Centenary of the gift of Stonehenge to the nation sees growth in opposition to A303 tunnel

Written by Tony Millett on .

A post-WWI aerial photo of Stonehenge. After the Chubbs' donation, the government funded restoration projects to improve the monument (Photo: Wikipedia Commons)A post-WWI aerial photo of Stonehenge. After the Chubbs' donation, the government funded restoration projects to improve the monument (Photo: Wikipedia Commons)Today (October 26) is the centenary of the gift of Stonehenge to the nation by Sir Cecil and Lady Chubb, an occasion marked this weekend by English Heritage with several events including a  specially commissioned tea party designed by Turner prize winning artist, Jeremy Deller. 

Deller’s installation chosen for this occasion, is an almost life-size inflatable Stonehenge, it is named: 'Sacrilege!'

There is a story - possibly tongue in cheek - that barrister Cecil Chubb had been sent to the Salisbury auction by his wife to buy some curtains.  He came back with a £6,600 bargain - the 6,400 acres that included Stonehenge: "But while I was in the room, I thought a Salisbury man ought to buy it, and that is how it was done."

Later the couple gave the monument to the nation - and it is now looked after for the nation by English Heritage. 

It is a gift that will be widely celebrated.  But for many the celebrations will be marred by the progress of plans to put a large road tunnel through an important part of the archaeologically rich World Heritage Site that surrounds Stonehenge. 

Highways England has applied (October 19) to the Planning Inspectorate for a Development Consent Order to build the A303 tunnel and expressway.    All pleas, the Stonehenge Alliance says, to afford the World Heritage Site the respect it deserves have been disregarded.  They would certainly call the road scheme 'Sacrilege'.

Among those who have condemned the scheme is distinguished archaeologist, Professor Mike Parker Pearson - a leading authority on the British Neolithic Age, who has undertaken a great deal of archaeological research in the area.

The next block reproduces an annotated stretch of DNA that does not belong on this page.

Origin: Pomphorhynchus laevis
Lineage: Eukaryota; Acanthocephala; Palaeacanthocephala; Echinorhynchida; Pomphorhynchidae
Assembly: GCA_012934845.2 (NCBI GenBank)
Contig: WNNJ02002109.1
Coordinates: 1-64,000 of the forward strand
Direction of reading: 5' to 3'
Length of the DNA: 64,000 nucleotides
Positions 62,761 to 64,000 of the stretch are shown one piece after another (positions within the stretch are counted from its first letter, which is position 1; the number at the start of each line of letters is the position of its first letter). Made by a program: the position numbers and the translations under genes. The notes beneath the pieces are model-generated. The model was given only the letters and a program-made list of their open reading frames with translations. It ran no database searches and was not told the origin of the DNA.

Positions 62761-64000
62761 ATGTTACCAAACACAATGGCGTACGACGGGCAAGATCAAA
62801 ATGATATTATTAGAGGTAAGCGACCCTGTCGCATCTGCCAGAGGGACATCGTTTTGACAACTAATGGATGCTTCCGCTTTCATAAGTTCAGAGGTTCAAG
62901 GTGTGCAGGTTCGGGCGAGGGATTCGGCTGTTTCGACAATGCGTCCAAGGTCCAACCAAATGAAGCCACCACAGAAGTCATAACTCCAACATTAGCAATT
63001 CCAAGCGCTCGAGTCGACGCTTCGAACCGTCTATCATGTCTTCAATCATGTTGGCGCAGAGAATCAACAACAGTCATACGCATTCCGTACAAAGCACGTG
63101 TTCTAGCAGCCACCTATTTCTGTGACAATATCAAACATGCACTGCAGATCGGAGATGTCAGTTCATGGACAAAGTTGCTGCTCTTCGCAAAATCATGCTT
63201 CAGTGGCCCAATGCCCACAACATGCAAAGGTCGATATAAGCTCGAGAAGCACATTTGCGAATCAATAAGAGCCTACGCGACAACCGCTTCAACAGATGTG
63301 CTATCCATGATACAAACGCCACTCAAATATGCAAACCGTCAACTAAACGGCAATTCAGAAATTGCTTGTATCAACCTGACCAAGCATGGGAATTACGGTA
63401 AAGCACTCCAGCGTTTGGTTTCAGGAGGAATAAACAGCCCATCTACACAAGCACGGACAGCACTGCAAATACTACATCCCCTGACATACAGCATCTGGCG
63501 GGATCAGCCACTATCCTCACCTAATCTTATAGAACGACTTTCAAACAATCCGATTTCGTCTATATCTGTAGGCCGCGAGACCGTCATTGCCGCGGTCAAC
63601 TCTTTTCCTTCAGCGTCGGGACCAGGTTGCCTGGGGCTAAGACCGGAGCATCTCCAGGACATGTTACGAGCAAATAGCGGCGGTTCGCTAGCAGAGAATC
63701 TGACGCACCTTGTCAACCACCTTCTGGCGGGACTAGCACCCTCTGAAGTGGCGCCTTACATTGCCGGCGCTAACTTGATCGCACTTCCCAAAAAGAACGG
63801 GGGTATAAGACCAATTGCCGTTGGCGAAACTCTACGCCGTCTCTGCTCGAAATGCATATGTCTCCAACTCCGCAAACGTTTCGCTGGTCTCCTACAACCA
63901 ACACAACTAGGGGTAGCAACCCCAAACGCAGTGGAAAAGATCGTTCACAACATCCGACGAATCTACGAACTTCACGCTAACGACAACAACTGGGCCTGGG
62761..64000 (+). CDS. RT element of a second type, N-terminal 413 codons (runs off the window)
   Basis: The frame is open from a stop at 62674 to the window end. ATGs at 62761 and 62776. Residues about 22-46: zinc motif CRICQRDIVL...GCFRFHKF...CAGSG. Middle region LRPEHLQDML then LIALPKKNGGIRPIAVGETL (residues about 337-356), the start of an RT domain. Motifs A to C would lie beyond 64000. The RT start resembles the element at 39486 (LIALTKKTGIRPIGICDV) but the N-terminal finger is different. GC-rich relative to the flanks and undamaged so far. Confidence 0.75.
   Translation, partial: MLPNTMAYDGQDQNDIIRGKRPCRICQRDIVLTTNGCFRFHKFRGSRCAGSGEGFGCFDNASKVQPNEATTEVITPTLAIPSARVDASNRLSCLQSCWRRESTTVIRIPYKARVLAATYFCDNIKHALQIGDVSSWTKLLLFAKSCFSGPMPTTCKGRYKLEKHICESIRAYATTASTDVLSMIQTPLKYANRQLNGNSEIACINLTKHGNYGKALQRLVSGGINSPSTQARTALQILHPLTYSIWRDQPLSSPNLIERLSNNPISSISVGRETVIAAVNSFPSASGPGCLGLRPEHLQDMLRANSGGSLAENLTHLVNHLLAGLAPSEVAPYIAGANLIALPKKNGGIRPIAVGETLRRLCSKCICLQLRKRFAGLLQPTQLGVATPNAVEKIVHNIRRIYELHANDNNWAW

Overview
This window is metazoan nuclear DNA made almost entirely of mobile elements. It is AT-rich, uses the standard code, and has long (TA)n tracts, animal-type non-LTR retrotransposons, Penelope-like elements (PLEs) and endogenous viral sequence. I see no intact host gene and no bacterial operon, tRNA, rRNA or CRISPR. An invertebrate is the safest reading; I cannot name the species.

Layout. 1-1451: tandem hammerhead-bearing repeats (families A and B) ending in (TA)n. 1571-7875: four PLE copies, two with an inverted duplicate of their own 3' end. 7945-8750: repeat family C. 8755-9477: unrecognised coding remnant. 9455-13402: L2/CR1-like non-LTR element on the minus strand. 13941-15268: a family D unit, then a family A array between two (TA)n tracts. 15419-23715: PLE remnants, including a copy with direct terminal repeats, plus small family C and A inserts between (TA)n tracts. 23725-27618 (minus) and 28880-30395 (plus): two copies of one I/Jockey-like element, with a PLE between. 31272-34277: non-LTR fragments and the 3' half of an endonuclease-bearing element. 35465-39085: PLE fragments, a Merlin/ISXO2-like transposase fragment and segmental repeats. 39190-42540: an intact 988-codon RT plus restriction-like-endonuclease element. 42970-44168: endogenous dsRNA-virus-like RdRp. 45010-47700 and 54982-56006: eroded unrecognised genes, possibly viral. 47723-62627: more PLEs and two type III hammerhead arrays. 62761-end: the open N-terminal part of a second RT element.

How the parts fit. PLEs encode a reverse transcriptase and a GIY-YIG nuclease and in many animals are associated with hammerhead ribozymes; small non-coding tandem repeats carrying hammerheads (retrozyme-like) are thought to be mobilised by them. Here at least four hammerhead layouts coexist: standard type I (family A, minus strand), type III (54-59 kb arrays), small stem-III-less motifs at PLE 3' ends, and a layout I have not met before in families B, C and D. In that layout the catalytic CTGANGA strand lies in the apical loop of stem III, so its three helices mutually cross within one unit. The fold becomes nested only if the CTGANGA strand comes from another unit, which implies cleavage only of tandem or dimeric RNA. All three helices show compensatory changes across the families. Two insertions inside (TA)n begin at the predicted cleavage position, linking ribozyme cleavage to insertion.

He explains in a video produced for the Stonehenge Alliance, why he opposes the A303 tunnel scheme and the legacy it would leave future generations. It can be viewed here - and there is a longer version here.

Professor Parker Pearson says: “[The Stonehenge World Heritage Site] is one of the few places, not just in Britain, but in the World, where you can see a special, sacred landscape developed over thousands of years. A landscape that is unique in World terms, and really should be protected in perpetuity.”

The Stonehenge Alliance, with other organisations, specialists and thousands of individuals from around the world, are challenging the government to withdraw the scheme and find a solution to the A303 that would protect the WHS surroundings of Stonehenge and properly respect the gift of the Stones to the nation. 

They say: "To tunnel beneath part of the WHS and gouge huge cuttings through archaeologically sensitive ground for a 4-lane Expressway is a disastrous decision by government." 

There is a petition about the existing plans here 







Print